Pedant’s corner:- “Field Marshal Sir William, Robertson’s father” (no comma,) “Seventy-eight British generals were lost their lives” (no “were”,) “led to the way it in which it was conducted (the way in which,) “over 9, 000,000” (there were frequent occurrences in the text of this extraneous space when a large number was cited and the practice wasn’t consistent,) a missing comma before a quote (x 5,) mache timetables (march timetables?) “we have go back” (have to go back,) “the infantry were mustered” (was mustered,) “Lieutenant-General Sir, Henry Grierson” (no comma,) “including the German and Soviet armies” (Soviet armies? Pre-1917?) ulster (Ulster,) “The force of France were already in trouble” (forces,) “and and” (only one required,) “in orders to denigrate” (in order,) “Readers are invited to look again at the message French sent to Smith-Dorrien again” (only one “again” needed,) “the true state of affairs were brought to the attention” (was brought,) General Franchet d’ Espery (d’Espery, x2,) “gave Haig time assess the situation” (to assess,) “just how grievously the Haig’s command had suffered (no “the”,) “the artillery … were…. their stocks of ammunition” (was…. its stocks,) Bellewaarde (Bellewaerde?) “the BEF were now set upon” (was set upon,) “smoke screen screen” (only one “screen” required,) to cut of the wire (off,) earlier in his book (this book,) any battalions fire plan (battalion’s,) “might wander of their axis” (off,) “that the Rawlinson’s attack” (no “the”,) a missing comma. “This family were not wealthy” (His family was not wealthy,) a missing full stop x 5, XV Corps’ (Corps’s,) with with (only on “with” needed,) “and the defences the Germans were building…… was like nothing seen before” (were like nothing seen before,) “four-battalions-to-a-brigade. Dominion division” (“four-battalions-to-a-brigade Dominion division”,) “the bombardment rose to a crescendo” (a crescendo is the rise, not its climax,) “First Army were …. Third Army were …. Fifth Army were …. (in each case “was”,) “to be launched to on” (no “to”,) “force their forces along the coast, either to withdraw eastwards” (no comma.) “Zero hour for was set” (Zero hour was set for.) “Given his a well-earned reputation” (no “a”,) “three years earlier. Currie had been” (no full stop,) Lieutenant General Sir Kavanagh (Lieutenant General Sir Charles Kavanagh.) “The cavalry were to be commanded” (was to be,) “Tuesday 20, November” (no comma,) Hidenburg Line (Hindenburg, elsewhere correct,) the Middlesex Regoment (Regiment,) General Cardona (Cadorna,) “the main theatre in this war the Western Front” (war was the Western Front,) “that the he had always wanted” (that he had,) “the enemy were preparing an attack” (was,) narrow-gange track (gauge,) “the German armies in west” (in the west,) “for the politicians understand” (politicians to understand,) the United State (States,) “to wait and attack, again in 1919” (no comma.) “This is not the say” (not to say,) Austrain (Austrian.) “The learning curve …. and only starting to rise” (started,) “against the Bolshevik” (Bolsheviks,) “he was named. Presidential Chief of Staff” (no full stop.)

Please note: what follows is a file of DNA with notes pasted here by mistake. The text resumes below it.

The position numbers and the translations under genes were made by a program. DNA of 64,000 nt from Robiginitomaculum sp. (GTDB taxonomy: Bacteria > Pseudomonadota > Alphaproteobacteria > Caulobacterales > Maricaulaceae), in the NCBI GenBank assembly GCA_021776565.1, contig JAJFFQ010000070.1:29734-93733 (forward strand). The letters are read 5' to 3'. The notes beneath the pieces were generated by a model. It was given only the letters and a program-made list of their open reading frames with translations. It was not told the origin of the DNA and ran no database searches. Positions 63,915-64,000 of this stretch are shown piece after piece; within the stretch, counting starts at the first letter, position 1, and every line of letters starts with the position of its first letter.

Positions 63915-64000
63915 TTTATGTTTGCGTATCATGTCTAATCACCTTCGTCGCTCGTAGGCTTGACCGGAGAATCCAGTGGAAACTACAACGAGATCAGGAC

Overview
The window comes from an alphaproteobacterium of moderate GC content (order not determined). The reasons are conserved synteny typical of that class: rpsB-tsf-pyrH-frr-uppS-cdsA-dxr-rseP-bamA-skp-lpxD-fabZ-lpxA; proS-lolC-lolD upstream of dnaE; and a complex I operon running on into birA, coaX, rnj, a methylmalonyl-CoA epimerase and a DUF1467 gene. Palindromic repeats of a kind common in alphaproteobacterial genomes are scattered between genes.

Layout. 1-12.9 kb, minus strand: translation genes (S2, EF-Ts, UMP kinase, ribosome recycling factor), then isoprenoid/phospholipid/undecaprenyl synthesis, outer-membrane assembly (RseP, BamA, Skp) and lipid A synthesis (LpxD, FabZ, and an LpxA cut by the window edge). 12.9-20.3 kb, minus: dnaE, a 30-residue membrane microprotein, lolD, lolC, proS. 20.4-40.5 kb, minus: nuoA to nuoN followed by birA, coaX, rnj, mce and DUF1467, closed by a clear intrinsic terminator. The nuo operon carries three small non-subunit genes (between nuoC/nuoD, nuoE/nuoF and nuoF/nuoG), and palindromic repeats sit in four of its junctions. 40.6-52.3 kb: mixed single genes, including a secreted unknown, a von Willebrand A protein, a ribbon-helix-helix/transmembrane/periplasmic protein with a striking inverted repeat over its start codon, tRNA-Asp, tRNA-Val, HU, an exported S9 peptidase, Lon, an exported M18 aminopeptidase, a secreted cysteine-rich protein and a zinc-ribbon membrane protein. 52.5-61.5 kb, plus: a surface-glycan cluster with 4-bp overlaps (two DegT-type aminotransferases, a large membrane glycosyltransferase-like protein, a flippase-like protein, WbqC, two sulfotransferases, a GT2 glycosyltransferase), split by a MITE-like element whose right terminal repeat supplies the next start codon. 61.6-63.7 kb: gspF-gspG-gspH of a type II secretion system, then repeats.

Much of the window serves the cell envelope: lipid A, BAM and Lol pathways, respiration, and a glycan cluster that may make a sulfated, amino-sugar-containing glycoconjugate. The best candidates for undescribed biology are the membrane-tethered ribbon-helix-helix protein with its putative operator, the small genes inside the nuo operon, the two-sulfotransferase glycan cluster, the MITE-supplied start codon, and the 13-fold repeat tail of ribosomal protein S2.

Arnhem by Major-General R E Urquhart

Pan, British Battles Series, 1972, 221 p plus 8 p photographs. First published in 1958.

 Arnhem cover

In 1944 Urquhart was the Commander of the 1st Airborne Division which along with 1 Polish Parachute Brigade carried out the ‘Market’ part of the overall ‘Market Garden’ Operation to take the crossings over the Rivers Maas, Waal and Neder Rhine by aerial assault with a ground push intended to relieve them. As such he was therefore in command at Arnhem, location of the famous “Bridge Too Far.”

The book mainly covers Urquhart’s own experiences at Arnhem to the west of the town and bridge but it does broaden out at times to cover other aspects of the operation.

Perhaps a desperate adventure in the best of circumstances, the enterprise was totally compromised by the plans for the complete operation being found by the Germans on the body of a US officer. The German commander, Model, had in any case quickly assessed the likely focus of the attack and made his dispositions accordingly. In addition, from the outset there were problems with British communications, as radio sets failed to function properly. As a result subsequent air supply fell on the places designated before the operation started which were mostly back in German hands by the time the drops took place. Urquhart pays tribute to the dedication and bravery of the aircrews on these missions. They had to fly in a straight line for kilometres sometimes making several passes over the drop zone all in the teeth of German anti-aircraft fire. As a result many planes and lives were lost. So too with the fortitude of the defenders of the Allied positions at the bridge and in the pocket.

A strange circumstance seemed to take place with medical provision for casualties at one location where relatively lightly wounded of both sides were treated in the same building (under German guard) before returning to their respective positions.

Oddly, I felt that a history of the battle might have been better written by someone not so intimately involved with it. Urquhart was perhaps too close to the events to clarify them sufficiently for the general reader.

Pedant’s corner:- Horrocks’ (Horrocks’s,) none the worst (none the worse,) at the feet of a ten-feet-high brick wall (at the foot of,) 82nd Us Airborne Division (US.) “For a while we were enduring…” (For while we were enduring,) “but an forming close defence” (am forming,) XXX Corps’ (XXX Corps).